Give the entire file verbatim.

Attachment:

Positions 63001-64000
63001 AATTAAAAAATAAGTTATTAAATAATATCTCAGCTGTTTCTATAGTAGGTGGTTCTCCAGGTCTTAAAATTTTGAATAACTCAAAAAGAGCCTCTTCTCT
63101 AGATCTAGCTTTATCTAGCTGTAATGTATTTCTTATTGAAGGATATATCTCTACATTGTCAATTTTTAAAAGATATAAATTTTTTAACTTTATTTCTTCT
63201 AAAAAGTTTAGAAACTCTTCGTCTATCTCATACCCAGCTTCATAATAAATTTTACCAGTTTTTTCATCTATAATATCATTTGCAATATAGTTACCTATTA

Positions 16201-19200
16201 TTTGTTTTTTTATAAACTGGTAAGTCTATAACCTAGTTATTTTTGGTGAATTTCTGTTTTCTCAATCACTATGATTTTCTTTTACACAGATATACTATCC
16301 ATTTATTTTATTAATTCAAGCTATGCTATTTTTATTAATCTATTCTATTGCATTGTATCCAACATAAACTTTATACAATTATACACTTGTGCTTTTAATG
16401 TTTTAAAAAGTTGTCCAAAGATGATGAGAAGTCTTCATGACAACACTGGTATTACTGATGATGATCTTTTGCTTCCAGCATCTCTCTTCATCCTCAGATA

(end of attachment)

Positions 63001-64000
63001 AATTAAAAAATAAGTTATTAAATAATATCTCAGCTGTTTCTATAGTAGGTGGTTCTCCAGGTCTTAAAATTTTGAATAACTCAAAAAGAGCCTCTTCTCT
63101 AGATCTAGCTTTATCTAGCTGTAATGTATTTCTTATTGAAGGATATATCTCTACATTGTCAATTTTTAAAAGATATAAATTTTTTAACTTTATTTCTTCT
63201 AAAAAGTTTAGAAACTCTTCGTCTATCTCATACCCAGCTTCATAATAAATTTTACCAGTTTTTTCATCTATAATATCATTTGCAATATAGTTACCTATTA

Positions 16201-19200
16201 TTTGTTTTTTTATAAACTGGTAAGTCTATAACCTAGTTATTTTTGGTGAATTTCTGTTTTCTCAATCACTATGATTTTCTTTTACACAGATATACTATCC
16301 ATTTATTTTATTAATTCAAGCTATGCTATTTTTATTAATCTATTCTATTGCATTGTATCCAACATAAACTTTATACAATTATACACTTGTGCTTTTAATG
16401 TTTTAAAAAGTTGTCCAAAGATGATGAGAAGTCTTCATGACAACACTGGTATTACTGATGATGATCTTTTGCTTCCAGCATCTCTCTTCATCCTCAGATA